Turkey slammed a defense agreement Saturday between France and the Greek Cypriot Administration.
The Greek Cypriot administration, which does not represent the entire island nor Turkish Cypriots, is not competent and authorized to make such an agreement, the Turkish Foreign Ministry said in a statement.
“The agreement in question is against the 1960 Treaties and the equilibrium established by these Treaties. There is also a risk of disrupting the efforts to ensure stability and security in the Eastern Mediterranean,” the statement said.
Ir stressed that the Turkish side “in the past made constructive and positive suggestions for the region to become an area of prosperity and stability,” but the “proposals were rejected by the Greek-Greek Cypriot couple.”
“It is unacceptable for France to take steps to further increase the tension in the current period, to organize joint exercises with the Greek Cypriot Administration in this context and to deploy military aircraft here contrary to the 1960 Treaties, albeit temporarily,” the ministry said.
“We support the reaction and statements made by the Turkish Republic of Northern Cyprus (TRNC) authorities on this issue.
“We invite France, Permanent Member of the UN Security Council, to act more responsibly on Cyprus-related issues that are on the UN agenda,” it added.
The agreement took effective Aug. 1 but was announced Saturday.
Earlier this week, Turkey resumed energy exploration in the Eastern Mediterranean region after Greece and Egypt signed a controversial maritime delimitation deal.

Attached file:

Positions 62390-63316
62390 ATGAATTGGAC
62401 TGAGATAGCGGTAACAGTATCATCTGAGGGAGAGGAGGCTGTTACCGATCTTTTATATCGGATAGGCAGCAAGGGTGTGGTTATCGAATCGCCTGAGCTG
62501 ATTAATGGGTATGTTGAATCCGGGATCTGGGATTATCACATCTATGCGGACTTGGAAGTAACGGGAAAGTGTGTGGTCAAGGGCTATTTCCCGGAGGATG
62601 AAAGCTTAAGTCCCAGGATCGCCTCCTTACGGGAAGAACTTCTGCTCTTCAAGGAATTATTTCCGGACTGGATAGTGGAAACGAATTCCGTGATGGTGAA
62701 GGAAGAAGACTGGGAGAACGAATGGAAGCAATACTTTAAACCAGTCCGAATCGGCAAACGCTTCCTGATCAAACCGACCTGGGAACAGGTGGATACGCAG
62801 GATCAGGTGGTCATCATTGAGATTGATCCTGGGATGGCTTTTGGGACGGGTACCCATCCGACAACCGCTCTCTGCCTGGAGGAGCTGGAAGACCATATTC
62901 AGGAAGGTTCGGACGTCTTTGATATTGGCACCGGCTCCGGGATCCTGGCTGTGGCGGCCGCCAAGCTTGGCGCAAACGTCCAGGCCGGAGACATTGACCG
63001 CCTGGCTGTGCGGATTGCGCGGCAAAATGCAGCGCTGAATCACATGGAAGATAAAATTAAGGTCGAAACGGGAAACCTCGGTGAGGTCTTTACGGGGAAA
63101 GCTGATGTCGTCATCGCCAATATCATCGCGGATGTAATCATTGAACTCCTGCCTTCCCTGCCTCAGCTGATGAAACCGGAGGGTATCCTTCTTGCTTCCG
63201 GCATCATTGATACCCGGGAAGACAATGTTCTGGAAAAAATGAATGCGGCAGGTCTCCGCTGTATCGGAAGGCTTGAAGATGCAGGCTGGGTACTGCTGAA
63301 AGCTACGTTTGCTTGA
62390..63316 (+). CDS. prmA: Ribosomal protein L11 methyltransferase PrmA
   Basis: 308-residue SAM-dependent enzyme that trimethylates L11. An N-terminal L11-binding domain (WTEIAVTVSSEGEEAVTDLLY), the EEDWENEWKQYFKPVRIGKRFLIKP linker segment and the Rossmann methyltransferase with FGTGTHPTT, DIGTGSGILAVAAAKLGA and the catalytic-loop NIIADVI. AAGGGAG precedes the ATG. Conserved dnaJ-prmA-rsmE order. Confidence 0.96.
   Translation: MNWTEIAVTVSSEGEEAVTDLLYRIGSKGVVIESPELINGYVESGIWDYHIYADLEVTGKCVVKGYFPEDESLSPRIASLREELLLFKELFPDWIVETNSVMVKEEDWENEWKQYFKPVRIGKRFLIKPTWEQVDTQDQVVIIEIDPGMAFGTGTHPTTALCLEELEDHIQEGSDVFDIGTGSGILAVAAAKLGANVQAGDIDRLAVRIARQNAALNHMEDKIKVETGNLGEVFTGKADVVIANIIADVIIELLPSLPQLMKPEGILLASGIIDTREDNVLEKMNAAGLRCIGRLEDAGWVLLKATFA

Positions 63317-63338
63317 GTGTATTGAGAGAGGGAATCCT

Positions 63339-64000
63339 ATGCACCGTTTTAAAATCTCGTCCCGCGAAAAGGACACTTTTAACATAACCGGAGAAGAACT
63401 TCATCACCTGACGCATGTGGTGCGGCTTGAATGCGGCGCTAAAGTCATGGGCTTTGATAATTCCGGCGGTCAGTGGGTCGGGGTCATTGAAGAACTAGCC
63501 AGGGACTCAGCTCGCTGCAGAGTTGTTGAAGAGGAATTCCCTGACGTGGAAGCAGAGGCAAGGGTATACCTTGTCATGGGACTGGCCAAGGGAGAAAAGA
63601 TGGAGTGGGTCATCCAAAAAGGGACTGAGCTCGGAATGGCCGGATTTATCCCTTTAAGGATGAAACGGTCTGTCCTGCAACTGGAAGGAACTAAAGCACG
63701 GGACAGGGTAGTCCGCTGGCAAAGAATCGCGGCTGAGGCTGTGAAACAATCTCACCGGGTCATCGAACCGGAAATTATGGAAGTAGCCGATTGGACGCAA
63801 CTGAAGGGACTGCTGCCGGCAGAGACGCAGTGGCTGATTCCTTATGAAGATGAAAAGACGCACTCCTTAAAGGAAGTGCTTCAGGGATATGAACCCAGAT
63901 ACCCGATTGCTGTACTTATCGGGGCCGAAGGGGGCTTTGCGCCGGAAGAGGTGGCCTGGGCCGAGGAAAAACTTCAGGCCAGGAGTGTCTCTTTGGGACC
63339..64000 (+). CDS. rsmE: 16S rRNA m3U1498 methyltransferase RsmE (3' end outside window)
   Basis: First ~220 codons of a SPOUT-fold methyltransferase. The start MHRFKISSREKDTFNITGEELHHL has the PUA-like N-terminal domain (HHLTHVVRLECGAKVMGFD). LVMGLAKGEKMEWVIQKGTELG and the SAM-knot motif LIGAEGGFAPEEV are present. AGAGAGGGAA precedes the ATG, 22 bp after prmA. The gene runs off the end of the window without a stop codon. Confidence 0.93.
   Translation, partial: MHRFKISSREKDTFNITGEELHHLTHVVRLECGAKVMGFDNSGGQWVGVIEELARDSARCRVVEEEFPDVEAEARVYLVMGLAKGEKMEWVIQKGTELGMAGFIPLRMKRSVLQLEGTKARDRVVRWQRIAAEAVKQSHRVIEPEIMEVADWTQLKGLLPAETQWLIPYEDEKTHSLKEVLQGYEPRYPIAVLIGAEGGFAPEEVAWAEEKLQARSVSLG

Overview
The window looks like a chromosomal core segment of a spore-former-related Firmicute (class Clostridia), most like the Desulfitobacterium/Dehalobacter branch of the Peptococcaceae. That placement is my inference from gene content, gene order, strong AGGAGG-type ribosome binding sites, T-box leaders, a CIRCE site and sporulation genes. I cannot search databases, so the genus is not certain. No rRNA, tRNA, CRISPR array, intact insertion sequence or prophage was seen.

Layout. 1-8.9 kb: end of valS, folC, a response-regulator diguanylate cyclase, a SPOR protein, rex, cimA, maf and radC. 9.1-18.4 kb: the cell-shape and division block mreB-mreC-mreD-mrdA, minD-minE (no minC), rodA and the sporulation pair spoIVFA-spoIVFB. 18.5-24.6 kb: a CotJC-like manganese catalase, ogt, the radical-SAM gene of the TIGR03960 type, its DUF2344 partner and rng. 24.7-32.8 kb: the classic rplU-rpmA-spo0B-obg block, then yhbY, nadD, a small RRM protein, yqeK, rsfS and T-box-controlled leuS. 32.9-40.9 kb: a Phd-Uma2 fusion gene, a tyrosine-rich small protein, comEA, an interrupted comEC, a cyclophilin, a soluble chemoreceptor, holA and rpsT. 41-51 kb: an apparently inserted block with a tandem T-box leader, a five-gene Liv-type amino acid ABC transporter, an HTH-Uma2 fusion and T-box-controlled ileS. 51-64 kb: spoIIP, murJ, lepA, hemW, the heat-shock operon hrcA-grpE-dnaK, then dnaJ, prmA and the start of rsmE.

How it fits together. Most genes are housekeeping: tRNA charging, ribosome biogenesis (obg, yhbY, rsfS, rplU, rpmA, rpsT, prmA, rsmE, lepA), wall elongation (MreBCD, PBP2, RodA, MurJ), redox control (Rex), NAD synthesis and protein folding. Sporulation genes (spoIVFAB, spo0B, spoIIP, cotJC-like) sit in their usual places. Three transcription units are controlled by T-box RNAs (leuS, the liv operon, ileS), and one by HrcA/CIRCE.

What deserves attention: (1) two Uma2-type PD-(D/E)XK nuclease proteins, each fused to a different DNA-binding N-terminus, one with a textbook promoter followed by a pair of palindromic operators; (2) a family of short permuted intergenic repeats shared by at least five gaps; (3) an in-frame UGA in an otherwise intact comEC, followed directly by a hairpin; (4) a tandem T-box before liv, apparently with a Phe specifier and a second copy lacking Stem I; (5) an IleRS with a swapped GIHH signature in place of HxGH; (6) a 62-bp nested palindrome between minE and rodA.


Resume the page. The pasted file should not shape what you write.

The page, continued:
The agreement came a week after Ankara said it would postpone oil and gas exploration as a goodwill gesture.
But after declaring the Greek-Egyptian deal "null and void," Turkey authorized the Oruc Reis seismic research vessel to continue its activities in an area within the country's continental shelf.
The ship will continue the two-week mission until Aug. 23 along with the Cengiz Han and Ataman ships.
Turkish President Recep Tayyip Erdogan said the only solution to the dispute was dialogue and negotiations, and urged Athens to respect Turkey's rights.
Turkey has consistently opposed Greece's efforts to declare an exclusive economic zone based on small islands near Turkish shores, violating the interests of Turkey, the country with the longest coastline in the Mediterranean.Anadolu Agency website contains only a portion of the news stories offered to subscribers in the AA News Broadcasting System (HAS), and in summarized form. Please contact us for subscription options.